The Collaboratory
BISC 2019

Towards sustainable futures: students discuss solutions to global environmental issues

Strike for climate in Bergen
Marie Laurent

Main content

By Henri Kugler

Urban gardening, sustainable cities, renewable energy, climate change and an eclectic assortment of pressing socio-environmental issues of our times. Many compelling topics will be covered during the next Bergen International Student Conference (BISC 2019), which will be held at University of Bergen (UiB) on the 28th and 29th of March. Over one hundred students, from all over the world, are coming to Norway to discuss new ideas and solutions – from a cross-disciplinary perspective – to address problems that currently threat our planet's life support systems as well as the development of civilisation towards a more sustainable future.

Bergen is indeed a suitable scenario for such a discussion. “The city is a centre for marine harvesting and ocean-related activities that are directly related to climate issues and environmental challenges”, says human geography student Synnøve Beitnes, one of BISC's organisers.

UiB student Phani Manne, for example, will host a workshop on marine spatial planning at BISC. "Only healthy seas and oceans that are managed in a sustainable way will contribute to economic growth; the degradation of marine ecosystems is due to inefficient ocean governance", he writes.

Agroecology and food security will also be on the spotlight during BISC later this month. Student Liselotte Liegmann, from the Norwegian University of Life Sciences, will be talking about the Oslo experience when it comes to urban gardening in the context of urban development. Her studies show that "urban gardens in Oslo contribute to increasing the social sustainability of the city by integrating newcomers, bringing together different age groups and people of various backgrounds, by building community and beautifying the neighbourhood, by providing a sense of belonging and improving physical outdoor activity over sustained periods".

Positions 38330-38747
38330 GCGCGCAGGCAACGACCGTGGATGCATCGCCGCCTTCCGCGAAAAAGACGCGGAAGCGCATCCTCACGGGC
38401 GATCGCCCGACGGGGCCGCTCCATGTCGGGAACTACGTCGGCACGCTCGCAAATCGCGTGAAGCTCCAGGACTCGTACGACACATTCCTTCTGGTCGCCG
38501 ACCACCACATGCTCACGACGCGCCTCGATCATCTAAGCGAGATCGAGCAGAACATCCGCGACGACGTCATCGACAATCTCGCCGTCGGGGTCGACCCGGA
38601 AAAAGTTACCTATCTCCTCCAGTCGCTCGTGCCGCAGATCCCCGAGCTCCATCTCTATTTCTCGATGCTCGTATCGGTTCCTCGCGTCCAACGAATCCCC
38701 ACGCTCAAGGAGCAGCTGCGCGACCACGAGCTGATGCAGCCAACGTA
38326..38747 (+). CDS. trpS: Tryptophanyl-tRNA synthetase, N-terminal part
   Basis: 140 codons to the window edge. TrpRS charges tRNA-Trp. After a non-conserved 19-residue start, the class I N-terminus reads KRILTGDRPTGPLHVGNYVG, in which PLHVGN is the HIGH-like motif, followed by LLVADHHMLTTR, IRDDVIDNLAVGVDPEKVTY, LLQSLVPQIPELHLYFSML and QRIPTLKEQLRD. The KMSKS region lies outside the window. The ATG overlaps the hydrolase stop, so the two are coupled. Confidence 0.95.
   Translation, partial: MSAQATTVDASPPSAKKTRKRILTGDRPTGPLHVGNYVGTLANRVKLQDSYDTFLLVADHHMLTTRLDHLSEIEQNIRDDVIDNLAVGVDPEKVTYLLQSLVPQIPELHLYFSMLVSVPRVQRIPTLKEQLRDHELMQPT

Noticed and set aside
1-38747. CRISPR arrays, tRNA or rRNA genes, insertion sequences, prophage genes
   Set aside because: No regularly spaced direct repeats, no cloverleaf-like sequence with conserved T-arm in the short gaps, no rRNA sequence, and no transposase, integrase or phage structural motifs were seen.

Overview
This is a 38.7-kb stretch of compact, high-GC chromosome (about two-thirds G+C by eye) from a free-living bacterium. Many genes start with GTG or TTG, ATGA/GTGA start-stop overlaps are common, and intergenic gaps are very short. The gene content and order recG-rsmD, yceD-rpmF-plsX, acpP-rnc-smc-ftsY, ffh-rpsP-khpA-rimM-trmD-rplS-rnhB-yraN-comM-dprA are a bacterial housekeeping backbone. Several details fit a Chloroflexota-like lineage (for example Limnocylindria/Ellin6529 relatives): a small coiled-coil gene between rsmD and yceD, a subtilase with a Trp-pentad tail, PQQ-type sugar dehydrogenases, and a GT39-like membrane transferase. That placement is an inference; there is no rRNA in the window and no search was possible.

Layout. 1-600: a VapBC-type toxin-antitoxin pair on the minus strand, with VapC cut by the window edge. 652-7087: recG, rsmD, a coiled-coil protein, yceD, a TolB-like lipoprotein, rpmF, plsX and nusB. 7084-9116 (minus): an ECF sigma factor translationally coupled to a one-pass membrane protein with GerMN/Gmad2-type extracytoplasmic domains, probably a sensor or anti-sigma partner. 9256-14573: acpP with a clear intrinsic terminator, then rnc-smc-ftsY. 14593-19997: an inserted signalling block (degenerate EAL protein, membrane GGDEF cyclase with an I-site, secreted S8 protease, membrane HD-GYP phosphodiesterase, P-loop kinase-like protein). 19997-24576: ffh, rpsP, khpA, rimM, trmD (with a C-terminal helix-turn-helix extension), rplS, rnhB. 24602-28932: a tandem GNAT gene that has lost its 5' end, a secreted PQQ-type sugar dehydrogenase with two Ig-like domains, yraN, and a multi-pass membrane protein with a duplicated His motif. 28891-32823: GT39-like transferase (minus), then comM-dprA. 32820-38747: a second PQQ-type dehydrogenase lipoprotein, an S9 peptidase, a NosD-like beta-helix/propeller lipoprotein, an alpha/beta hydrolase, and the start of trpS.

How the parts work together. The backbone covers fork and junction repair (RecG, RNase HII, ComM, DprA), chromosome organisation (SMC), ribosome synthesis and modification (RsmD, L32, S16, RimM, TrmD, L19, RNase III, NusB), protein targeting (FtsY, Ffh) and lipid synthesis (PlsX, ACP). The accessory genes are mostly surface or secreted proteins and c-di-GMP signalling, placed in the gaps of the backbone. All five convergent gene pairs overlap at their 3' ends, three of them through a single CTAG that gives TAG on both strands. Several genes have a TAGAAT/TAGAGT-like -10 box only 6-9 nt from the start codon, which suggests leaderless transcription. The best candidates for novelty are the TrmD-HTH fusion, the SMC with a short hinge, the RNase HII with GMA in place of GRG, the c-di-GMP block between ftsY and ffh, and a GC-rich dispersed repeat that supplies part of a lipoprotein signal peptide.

Studies on ecovillages; the development of a new mobile app to help creating sustainable personal routines; explorations on the links between consumption and social inequality; reflections on the United Nations’ Sustainable Development Goals and their implementation in vulnerable communities... These are some of the highlights participants will find at BISC – among other concerns and solutions that have been sparking reflection and enthusiasm on students, researchers and policy makers across the globe.

The conference will bring together representatives from different Norwegian universities, such as the University of Bergen, the Norwegian University of Life Sciences, University of Oslo, Norwegian University of Science and Technology, Norwegian School of Economics and The Arctic University of Norway. But the geographical diversity of BISC goes way beyond the Norwegian boundaries: institutions like the University of Toronto (Canada), University of Edinburgh (UK), Bonn University (Germany), University of Turku (Finland), Aalborg University (Denmark), Stockholm Resilience Centre, Uppsala University, Lund University and University of Gothenburg (Sweden) will also be represented in this unique gathering.

The event will be, of course, highly interactive and creativity will play a major role. There is even a project related to “eco-art” on the agenda. Another inspiring activity, at the end of the conference, will be the so-called 30-day challenge: participants will be encouraged to bring ideas that can be easily incorporated into their daily lives, with a positive impact on their individual or social environmental footprint. They will be encouraged to think about the roles that civil society, the private sector and governments may play to further address the environmental challenges that we face nowadays.

“It is good to see that BISC, being organized for the second year in a row, is now getting established as an annual conference for and by students”, says Kårstein Måseide, research coordinator at UiB’s Center for Climate and Energy Transformation (CET). “I have been impressed by the professionality and quality of what they have achieved so far.” He points out the fact that climate change is getting high on the agenda: “Being able to address the climate challenge is in many ways the foundation for other areas of development, such as poverty reduction, improved health and wellbeing.”